Another aspect to note is that in Ampere, the ROPs are no longer tied to the L2 cache blocks and memory controllers. In Turing and all previous architectures, each ROP clusters is directly connected to a 512 kB L2 cache block, which in turn is connected to a memory controller. So the size of the memory bus dictated the number of ROPs (and thus the performance of all read/writes).

In Ampere, the ROPs are part of the GPCs, so the bus width and ROP count are independent of each other. This is why the RTX 3060 Ti has 80 ROPs in total (16 more than a 2080 Super), so coupled with its greater memory bandwidth, it'll have better read/write performance at all times than the 3060. And even in titles where the latter's larger memory footprint would be expected to come into play, neither model is really aimed at 4K max-quality-settings.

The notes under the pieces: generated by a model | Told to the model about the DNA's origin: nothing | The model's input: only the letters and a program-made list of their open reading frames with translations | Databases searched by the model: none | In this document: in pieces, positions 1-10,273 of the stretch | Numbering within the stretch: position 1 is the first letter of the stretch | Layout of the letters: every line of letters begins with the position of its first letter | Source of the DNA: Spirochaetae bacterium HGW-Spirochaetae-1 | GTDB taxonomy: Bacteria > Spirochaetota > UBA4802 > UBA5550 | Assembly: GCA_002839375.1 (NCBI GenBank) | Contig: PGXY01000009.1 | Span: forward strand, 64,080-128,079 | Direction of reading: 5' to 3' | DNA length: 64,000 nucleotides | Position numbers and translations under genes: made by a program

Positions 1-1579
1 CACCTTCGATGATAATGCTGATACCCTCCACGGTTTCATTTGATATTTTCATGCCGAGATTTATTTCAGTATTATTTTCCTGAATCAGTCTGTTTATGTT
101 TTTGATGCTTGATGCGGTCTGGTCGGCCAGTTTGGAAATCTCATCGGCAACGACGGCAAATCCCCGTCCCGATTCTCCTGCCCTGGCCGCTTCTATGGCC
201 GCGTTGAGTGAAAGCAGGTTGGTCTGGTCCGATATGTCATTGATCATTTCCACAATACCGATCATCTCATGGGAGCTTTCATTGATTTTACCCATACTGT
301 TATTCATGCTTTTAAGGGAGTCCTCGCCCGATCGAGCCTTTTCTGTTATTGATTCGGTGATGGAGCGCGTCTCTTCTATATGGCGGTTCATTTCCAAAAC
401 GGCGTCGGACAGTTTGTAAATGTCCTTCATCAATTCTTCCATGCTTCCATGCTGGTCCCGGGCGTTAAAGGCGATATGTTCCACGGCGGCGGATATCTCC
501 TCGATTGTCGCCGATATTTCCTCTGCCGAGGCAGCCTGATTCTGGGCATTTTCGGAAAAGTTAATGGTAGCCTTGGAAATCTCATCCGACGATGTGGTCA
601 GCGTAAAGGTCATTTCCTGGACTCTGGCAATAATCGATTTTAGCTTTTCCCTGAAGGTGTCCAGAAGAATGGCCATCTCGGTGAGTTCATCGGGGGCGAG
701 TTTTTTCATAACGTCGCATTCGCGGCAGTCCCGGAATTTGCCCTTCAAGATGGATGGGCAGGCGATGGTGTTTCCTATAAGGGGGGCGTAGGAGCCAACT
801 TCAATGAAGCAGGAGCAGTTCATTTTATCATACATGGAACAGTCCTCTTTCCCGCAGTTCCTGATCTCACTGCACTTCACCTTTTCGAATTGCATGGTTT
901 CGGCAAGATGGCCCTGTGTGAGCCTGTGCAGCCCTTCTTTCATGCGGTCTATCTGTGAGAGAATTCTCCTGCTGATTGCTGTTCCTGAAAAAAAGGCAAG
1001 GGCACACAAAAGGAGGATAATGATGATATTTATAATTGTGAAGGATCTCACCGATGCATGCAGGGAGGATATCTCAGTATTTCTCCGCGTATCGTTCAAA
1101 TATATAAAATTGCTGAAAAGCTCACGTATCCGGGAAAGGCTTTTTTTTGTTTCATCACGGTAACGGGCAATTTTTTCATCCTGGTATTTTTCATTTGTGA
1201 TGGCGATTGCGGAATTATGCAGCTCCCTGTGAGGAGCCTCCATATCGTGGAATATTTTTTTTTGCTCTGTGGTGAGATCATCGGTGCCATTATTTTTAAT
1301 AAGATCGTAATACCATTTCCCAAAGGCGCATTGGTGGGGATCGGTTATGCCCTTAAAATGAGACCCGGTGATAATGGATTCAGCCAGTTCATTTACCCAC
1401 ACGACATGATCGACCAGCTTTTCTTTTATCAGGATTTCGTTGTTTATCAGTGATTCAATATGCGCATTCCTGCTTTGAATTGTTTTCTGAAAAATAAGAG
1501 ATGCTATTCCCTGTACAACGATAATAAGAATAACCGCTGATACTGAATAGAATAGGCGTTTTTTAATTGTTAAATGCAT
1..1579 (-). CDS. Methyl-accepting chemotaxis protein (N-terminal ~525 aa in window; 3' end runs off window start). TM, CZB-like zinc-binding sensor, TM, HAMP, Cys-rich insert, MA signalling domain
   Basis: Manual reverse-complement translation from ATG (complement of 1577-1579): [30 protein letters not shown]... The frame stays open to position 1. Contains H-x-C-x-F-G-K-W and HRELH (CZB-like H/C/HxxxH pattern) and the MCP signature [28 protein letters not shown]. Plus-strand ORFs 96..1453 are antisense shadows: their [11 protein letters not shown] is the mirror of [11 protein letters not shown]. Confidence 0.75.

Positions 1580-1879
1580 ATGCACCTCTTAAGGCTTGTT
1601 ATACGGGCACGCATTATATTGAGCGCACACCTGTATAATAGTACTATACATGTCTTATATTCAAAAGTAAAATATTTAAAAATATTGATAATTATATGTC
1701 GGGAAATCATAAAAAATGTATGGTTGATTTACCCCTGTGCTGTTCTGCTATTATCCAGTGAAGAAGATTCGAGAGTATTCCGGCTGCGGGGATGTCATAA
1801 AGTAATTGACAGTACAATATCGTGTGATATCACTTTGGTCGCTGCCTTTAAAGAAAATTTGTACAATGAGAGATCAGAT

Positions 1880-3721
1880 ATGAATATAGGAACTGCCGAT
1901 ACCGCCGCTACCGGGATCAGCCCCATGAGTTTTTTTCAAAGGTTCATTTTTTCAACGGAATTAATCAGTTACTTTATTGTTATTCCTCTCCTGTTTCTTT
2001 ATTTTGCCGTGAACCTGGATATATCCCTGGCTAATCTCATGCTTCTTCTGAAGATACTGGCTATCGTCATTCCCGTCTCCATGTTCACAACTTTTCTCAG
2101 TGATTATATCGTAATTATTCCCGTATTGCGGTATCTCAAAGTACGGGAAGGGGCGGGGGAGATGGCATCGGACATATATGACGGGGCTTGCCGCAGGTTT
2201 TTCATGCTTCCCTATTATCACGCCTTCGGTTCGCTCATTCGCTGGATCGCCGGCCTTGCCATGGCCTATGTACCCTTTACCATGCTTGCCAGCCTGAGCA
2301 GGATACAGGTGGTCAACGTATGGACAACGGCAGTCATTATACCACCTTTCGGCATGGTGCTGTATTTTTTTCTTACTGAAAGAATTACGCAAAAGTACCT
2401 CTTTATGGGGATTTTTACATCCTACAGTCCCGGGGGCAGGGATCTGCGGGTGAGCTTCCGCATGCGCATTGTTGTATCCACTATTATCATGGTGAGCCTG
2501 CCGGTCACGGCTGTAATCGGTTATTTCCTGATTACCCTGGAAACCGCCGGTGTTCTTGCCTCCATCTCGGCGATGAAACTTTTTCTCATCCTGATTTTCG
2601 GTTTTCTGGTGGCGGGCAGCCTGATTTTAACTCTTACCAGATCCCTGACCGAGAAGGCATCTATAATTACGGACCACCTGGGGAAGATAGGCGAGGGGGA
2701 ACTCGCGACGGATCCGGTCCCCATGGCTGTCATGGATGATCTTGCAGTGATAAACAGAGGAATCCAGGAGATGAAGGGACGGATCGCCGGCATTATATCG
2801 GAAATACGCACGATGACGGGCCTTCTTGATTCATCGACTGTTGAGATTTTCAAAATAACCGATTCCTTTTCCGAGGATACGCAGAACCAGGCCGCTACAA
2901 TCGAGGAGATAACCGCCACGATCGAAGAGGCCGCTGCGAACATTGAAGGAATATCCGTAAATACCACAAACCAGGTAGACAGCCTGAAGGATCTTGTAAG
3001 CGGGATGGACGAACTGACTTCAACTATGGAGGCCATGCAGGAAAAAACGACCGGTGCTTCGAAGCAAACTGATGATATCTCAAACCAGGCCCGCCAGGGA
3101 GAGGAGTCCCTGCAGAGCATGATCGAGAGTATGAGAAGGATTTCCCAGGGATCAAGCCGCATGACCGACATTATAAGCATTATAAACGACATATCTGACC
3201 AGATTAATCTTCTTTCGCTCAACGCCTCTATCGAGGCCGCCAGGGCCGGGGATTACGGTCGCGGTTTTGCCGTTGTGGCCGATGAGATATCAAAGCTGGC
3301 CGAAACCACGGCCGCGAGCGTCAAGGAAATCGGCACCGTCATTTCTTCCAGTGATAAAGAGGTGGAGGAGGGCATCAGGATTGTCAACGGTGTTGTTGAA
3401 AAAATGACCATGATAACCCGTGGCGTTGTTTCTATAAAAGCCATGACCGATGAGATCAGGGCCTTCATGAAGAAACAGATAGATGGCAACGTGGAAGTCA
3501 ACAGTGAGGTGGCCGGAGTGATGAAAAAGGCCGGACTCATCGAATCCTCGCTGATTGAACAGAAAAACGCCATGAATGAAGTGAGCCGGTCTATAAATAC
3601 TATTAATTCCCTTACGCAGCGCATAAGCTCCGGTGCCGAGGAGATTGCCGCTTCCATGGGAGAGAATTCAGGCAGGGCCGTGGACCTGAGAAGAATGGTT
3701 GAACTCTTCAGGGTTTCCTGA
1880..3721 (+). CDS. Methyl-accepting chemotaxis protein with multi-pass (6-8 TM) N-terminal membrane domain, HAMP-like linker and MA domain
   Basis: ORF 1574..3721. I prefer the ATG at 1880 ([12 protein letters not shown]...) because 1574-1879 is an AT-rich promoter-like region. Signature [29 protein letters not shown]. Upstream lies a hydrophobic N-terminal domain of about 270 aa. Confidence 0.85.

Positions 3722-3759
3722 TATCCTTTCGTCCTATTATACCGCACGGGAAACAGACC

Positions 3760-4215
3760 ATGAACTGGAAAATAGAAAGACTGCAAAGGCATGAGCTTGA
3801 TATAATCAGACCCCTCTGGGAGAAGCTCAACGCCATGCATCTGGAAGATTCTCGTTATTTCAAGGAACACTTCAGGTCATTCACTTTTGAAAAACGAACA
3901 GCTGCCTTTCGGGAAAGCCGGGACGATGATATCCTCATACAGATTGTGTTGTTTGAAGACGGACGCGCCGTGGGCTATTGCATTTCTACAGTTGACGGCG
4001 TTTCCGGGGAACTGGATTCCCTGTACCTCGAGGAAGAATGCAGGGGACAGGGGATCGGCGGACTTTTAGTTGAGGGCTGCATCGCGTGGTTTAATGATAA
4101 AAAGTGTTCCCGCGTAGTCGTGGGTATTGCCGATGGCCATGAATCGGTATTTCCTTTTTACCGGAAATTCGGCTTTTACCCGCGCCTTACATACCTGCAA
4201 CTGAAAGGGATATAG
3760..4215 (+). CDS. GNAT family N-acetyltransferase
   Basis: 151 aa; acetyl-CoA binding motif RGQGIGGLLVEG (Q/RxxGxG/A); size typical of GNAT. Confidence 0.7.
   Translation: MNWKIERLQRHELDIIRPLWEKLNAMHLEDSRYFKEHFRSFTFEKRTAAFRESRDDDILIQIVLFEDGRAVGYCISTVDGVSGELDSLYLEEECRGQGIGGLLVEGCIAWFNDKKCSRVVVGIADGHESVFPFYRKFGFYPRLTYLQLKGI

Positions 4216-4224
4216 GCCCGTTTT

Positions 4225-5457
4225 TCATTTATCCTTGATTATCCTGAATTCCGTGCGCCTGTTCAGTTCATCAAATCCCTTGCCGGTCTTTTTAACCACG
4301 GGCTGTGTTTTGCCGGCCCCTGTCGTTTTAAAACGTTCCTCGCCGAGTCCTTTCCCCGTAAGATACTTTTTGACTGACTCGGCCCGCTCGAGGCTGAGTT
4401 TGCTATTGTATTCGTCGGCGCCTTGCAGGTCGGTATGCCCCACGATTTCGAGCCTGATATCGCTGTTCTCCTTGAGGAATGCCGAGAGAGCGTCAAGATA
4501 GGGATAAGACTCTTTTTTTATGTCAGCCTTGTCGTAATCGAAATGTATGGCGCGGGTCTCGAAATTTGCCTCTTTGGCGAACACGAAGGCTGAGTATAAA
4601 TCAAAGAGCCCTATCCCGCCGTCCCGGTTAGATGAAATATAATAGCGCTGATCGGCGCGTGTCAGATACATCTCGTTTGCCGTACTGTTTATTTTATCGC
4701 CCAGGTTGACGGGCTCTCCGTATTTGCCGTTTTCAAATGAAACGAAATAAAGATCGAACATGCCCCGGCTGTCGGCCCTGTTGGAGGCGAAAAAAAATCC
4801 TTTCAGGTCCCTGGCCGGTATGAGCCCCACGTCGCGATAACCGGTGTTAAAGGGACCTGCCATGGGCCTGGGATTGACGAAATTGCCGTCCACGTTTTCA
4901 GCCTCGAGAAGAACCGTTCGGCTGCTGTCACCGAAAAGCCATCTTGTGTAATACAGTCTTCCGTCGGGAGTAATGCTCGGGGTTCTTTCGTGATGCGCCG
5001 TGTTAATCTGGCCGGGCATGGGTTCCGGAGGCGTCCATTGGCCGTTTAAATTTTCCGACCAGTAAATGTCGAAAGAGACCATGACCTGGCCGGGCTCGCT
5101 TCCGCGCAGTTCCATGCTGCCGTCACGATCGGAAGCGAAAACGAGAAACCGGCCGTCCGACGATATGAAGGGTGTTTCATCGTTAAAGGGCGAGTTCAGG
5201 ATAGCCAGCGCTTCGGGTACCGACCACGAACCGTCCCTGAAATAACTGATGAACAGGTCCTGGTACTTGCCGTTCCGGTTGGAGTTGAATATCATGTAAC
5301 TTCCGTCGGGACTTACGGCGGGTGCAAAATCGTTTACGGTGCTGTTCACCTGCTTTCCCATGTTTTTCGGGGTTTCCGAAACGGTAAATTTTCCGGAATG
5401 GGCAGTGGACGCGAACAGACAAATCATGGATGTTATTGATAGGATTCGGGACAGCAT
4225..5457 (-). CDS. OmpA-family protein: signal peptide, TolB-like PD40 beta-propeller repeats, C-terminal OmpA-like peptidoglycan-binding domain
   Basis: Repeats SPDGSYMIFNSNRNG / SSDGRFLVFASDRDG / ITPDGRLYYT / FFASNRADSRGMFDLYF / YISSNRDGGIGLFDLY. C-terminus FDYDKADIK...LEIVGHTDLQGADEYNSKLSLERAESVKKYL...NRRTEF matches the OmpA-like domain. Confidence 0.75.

Thankyou! That makes sense.
 

McMurdeR

Posts: 259   +243
Not rly.

Mining is an investment and as such subject to a cost-benefit basis.

What am I gonna do with my mining-only GPUs after the mining craze ends? I can't sell them to other miners, I can't sell them to gamers either b/c they lack display ports.

Whereas I can always sell my regular gaming GPUs, used for mining, to you post mining craze as "light gaming, never overclocked" at 75% MSRP thus recouping a very substantial part of my original investment.

Even more ridiculous is the fact that some of the miners buy GPUs in bulk directly from importers at bulk prices and will even make a profit selling their GPUs post mining craze close to MSRP.